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The Impact of 1970s Repatriates from Africa on the Portuguese Labor Market
William J. Carrington and Pedro J. F. de Lima
Vol. 49, No. 2 (Jan., 1996), pp. 330-347
Published by: Sage Publications, Inc.
Stable URL: http://www.jstor.org/stable/2524947
Page Count: 18
You can always find the topics here!Topics: Labor markets, Unemployment rates, Real wages, Population dynamics, Population growth, Workforce, Adverse effects, Wages, Economic migration, Economics
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This paper examines the labor market effect of the retornados who immigrated to Portugal from Angola and Mozambique in the mid-1970s following Portugal's loss of its African colonies. The retornados increased the Portuguese labor force by roughly 10% in just three years. Two analyses suggest contrasting conclusions. First, comparisons of Portugal with Spain and France indicate that any adverse effect of the retornados was quantitatively swamped by the Europe-wide downturn in labor market conditions in the 1970s. Second, comparisons between districts within Portugal indicate that the retornados may have had a strong adverse effect on Portuguese wages, suggesting that immigration may be considerably more harmful than previous case studies have concluded. The authors, however, regard the results of the within-Portugal analysis as less reliable than those of the comparison across countries.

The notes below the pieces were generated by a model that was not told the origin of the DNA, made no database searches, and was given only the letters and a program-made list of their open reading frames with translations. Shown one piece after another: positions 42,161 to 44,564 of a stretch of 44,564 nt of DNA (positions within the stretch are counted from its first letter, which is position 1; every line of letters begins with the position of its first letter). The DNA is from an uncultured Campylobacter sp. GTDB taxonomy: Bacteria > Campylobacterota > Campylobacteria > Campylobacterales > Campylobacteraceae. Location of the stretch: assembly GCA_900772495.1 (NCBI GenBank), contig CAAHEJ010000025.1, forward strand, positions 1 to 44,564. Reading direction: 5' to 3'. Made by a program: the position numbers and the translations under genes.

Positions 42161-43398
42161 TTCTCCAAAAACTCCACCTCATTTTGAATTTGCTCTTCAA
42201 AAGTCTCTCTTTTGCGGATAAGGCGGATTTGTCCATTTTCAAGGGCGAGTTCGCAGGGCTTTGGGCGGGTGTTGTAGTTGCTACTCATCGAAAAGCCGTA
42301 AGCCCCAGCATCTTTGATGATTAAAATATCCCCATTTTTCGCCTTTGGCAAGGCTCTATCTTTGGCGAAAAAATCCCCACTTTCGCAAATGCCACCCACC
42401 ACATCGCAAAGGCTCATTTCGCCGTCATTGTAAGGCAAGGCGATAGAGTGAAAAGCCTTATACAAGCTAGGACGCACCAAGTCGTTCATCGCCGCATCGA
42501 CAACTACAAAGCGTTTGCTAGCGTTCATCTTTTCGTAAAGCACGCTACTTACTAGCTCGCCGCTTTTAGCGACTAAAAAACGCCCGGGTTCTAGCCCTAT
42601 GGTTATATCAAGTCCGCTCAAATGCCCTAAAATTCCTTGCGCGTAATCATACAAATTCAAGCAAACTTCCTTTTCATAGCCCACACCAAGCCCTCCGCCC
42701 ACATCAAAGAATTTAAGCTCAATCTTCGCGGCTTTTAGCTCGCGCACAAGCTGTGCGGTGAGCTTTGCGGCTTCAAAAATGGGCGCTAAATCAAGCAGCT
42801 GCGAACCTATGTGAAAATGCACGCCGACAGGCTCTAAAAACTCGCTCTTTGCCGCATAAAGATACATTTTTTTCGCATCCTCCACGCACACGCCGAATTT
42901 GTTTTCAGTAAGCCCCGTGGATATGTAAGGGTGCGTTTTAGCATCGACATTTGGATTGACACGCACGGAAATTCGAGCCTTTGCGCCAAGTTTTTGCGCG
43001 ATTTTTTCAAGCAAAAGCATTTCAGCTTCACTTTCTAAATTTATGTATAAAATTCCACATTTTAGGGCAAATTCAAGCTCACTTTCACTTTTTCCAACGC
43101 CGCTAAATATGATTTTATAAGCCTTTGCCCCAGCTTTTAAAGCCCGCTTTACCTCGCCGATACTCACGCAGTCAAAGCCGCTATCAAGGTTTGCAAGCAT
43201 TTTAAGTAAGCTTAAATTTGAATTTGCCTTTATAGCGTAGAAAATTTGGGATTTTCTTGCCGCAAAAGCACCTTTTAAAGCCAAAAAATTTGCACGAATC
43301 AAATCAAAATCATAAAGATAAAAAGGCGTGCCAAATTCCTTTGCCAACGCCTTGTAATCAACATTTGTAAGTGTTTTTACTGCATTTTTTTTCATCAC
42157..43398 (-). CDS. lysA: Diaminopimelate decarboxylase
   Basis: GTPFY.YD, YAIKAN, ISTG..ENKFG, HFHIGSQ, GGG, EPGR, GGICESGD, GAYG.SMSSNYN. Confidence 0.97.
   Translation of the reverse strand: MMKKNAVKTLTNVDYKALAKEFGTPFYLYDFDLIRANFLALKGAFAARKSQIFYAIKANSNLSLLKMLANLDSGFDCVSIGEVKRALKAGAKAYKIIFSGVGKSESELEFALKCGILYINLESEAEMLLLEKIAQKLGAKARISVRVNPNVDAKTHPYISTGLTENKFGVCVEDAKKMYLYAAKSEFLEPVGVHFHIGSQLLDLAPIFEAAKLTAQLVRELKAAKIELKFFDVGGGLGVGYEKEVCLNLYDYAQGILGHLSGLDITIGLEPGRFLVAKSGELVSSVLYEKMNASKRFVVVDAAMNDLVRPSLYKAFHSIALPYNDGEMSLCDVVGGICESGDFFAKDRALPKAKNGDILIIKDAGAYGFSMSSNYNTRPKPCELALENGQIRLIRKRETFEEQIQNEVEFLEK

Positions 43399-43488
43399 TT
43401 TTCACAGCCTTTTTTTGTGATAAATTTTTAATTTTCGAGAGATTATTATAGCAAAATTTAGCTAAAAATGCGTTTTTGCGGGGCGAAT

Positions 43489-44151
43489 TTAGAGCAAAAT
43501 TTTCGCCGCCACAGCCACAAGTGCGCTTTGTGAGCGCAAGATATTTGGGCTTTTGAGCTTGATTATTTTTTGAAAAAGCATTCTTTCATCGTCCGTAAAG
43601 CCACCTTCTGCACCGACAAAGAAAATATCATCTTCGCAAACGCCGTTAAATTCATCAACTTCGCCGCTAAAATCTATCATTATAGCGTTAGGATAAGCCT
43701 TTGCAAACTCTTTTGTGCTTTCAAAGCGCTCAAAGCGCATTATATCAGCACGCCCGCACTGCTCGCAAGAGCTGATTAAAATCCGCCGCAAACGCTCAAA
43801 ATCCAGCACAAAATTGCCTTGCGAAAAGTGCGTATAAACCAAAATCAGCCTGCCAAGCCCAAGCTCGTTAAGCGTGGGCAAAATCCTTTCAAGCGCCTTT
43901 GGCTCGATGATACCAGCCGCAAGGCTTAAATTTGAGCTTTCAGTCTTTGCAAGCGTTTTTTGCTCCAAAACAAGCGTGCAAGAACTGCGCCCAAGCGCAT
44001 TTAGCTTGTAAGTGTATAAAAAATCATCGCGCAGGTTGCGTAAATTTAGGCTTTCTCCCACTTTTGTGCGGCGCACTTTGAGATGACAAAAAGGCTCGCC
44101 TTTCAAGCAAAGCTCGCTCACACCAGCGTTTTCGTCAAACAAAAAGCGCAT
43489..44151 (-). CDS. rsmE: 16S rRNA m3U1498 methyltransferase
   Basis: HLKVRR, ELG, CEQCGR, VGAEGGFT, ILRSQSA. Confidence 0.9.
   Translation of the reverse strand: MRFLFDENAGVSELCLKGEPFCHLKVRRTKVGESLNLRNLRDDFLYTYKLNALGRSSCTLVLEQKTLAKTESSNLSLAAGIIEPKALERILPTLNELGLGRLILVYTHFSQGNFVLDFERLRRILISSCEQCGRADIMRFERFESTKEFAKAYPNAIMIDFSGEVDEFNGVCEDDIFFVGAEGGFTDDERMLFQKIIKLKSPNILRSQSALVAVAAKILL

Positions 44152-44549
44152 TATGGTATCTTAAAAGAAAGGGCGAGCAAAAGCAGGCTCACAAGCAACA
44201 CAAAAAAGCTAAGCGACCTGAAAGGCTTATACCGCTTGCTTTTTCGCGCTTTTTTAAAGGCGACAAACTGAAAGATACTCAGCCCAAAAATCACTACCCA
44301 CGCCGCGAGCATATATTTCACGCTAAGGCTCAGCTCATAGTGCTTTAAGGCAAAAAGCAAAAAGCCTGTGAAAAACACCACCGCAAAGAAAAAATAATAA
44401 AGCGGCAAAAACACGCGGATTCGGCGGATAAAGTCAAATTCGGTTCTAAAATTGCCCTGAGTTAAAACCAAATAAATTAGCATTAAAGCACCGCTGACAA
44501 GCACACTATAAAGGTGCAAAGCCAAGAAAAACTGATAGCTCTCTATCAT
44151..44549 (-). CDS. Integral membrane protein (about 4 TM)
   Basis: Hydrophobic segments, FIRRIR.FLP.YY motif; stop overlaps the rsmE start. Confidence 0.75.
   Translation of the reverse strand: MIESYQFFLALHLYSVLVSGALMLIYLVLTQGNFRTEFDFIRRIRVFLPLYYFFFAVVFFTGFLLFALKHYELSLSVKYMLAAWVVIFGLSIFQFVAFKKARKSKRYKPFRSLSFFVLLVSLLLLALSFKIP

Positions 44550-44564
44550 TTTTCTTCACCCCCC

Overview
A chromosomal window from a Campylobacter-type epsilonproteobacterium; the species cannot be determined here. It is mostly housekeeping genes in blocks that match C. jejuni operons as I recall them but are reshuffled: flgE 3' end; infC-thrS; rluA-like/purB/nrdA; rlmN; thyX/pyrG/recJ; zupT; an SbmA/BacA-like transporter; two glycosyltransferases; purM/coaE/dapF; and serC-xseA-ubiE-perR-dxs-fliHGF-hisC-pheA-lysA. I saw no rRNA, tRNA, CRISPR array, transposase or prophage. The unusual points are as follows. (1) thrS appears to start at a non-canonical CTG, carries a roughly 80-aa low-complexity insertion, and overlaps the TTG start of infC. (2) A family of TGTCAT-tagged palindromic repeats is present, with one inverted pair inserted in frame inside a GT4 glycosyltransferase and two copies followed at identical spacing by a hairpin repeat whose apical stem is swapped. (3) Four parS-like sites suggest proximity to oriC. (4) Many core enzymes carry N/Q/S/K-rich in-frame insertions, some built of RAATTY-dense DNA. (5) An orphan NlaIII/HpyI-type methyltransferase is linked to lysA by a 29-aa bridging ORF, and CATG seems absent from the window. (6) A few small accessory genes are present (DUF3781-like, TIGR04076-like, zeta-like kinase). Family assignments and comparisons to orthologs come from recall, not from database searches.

ILR Review © 1996 Sage Publications, Inc.